WASHINGTON, D.C., June 7, 2021 – On Saturday, during its online federal advocacy conference, the American Psychiatric Association conferred the highest award it gives a public servant, the Jacob K. Javits Award, to Rep. Bonnie Watson Coleman (D-NJ). Rep. Watson Coleman is being honored for her career record of public service on mental health, including her recent activities with the Congressional Black Caucus to prevent suicides in Black youth and her staunch support of the Pursuing Equity in Mental Health Act.
Each year, APA confers the Jacob K. Javits Award to a federal and or state public servant who has made outstanding contributions to the profession of psychiatry and mental health advocacy. APA established the award in 1986 in honor of Senator Javits, who represented New York State in the U.S. Senate from 1957 to 1981.
“Rep. Watson Coleman’s leadership is critical to our nation’s mental health,” said APA President Vivian Pender, M.D. “Her focus on health equities goes beyond simply funding the services that are needed, but to a wider lens of understanding how social determinants are impacting the mental health of diverse communities around the nation.”
Rep. Watson Coleman is the first Black woman to represent New Jersey in Congress. Before her election to the House of Representatives, Watson Coleman served eight consecutive terms in the New Jersey General Assembly. She became the first Black woman to serve as Majority Leader, and as the Chair of the New Jersey Democratic State Committee. She is also the first Black woman to win the Javits Award.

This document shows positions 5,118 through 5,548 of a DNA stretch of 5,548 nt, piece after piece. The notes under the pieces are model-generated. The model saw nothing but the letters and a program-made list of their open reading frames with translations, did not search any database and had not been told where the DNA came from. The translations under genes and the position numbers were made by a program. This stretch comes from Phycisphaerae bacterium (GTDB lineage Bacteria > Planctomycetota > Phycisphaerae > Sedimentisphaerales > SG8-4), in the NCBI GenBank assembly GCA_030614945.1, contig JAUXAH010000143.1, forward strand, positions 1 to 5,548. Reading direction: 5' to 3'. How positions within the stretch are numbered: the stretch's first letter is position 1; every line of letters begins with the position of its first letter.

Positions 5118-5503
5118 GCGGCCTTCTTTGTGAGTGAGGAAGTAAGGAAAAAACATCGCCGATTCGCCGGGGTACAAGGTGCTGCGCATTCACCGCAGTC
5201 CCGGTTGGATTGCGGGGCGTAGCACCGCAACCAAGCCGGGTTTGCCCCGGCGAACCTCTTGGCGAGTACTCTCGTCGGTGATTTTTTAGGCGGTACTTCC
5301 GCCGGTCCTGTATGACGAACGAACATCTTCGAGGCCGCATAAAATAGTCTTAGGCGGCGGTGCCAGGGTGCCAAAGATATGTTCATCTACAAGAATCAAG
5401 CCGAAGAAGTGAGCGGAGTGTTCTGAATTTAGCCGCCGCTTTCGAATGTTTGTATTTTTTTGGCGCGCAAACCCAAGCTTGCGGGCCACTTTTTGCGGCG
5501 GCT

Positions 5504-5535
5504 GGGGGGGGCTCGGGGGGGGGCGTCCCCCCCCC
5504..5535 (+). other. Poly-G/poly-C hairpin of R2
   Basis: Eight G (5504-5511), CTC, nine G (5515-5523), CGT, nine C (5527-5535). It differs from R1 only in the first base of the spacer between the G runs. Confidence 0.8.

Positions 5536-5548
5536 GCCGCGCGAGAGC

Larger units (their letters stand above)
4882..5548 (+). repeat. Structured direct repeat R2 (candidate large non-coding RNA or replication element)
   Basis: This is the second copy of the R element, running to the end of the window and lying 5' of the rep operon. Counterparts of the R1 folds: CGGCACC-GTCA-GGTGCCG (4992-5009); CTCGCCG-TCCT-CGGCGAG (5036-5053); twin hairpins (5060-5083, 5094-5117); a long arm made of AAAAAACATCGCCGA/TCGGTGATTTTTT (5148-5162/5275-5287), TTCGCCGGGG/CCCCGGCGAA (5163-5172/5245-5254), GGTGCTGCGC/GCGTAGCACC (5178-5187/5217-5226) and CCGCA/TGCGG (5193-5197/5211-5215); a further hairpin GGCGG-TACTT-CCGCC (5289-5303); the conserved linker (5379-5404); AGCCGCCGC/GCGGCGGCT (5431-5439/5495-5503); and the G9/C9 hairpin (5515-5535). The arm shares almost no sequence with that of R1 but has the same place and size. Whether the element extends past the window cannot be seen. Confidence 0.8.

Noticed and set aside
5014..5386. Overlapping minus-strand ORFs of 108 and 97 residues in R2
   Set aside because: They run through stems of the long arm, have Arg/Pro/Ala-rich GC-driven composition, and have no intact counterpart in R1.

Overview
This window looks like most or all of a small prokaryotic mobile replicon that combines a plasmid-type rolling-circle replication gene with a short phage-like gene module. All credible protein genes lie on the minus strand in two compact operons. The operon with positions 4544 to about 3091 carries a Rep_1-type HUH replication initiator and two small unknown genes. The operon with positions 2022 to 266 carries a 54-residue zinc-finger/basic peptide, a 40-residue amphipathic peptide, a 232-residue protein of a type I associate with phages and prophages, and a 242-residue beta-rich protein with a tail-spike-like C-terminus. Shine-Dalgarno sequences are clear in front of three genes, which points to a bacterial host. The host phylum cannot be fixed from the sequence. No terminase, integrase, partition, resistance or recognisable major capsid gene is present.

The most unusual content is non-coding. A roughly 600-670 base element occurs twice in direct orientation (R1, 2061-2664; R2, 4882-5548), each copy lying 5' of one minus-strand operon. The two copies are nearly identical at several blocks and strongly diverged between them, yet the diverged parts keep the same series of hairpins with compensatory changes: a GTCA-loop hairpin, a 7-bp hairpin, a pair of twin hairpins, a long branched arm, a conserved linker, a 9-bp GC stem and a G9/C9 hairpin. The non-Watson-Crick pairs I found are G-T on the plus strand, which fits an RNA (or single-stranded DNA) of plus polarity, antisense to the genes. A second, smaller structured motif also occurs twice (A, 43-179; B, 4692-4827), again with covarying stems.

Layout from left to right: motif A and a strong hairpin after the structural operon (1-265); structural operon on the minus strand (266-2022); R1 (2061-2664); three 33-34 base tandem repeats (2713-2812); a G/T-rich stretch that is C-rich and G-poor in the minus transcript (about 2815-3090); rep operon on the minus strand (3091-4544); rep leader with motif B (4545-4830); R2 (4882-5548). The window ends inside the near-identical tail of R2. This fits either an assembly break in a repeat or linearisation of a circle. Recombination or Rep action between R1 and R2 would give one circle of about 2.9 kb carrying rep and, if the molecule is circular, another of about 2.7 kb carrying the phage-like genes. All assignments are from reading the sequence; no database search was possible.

“I’m deeply honored to receive the Javits Award. I am also grateful to the APA for their efforts in fighting youth suicide. When I formed the Congressional Black Caucus’s Emergency Taskforce on Black Youth Suicide and Mental Health I immediately recognized the seriousness of the work we were doing. The pain that had struck so many families was a constant reminder of this. I was also humbled by the outpouring of support and resources by the mental health community including organizations like the American Psychiatric Association and recognize that the work we’ve accomplished so far would not have been possible without their efforts,” said Rep. Bonnie Watson Coleman.
“I’m so pleased APA is presenting Rep. Watson Coleman with this award,” said APA CEO and Medical Director Saul Levin, M.D., M.P.A. “She is such an important ally in Congress for us and for all people with mental illness and substance use disorders, and her leadership is bringing real, positive change to communities.”
American Psychiatric Association
The American Psychiatric Association, founded in 1844, is the oldest medical association in the country. The APA is also the largest psychiatric association in the world with 37,400 physician members specializing in the diagnosis, treatment, prevention and research of mental illnesses. APA’s vision is to ensure access to quality psychiatric diagnosis and treatment. For more information, please visit www.psychiatry.org.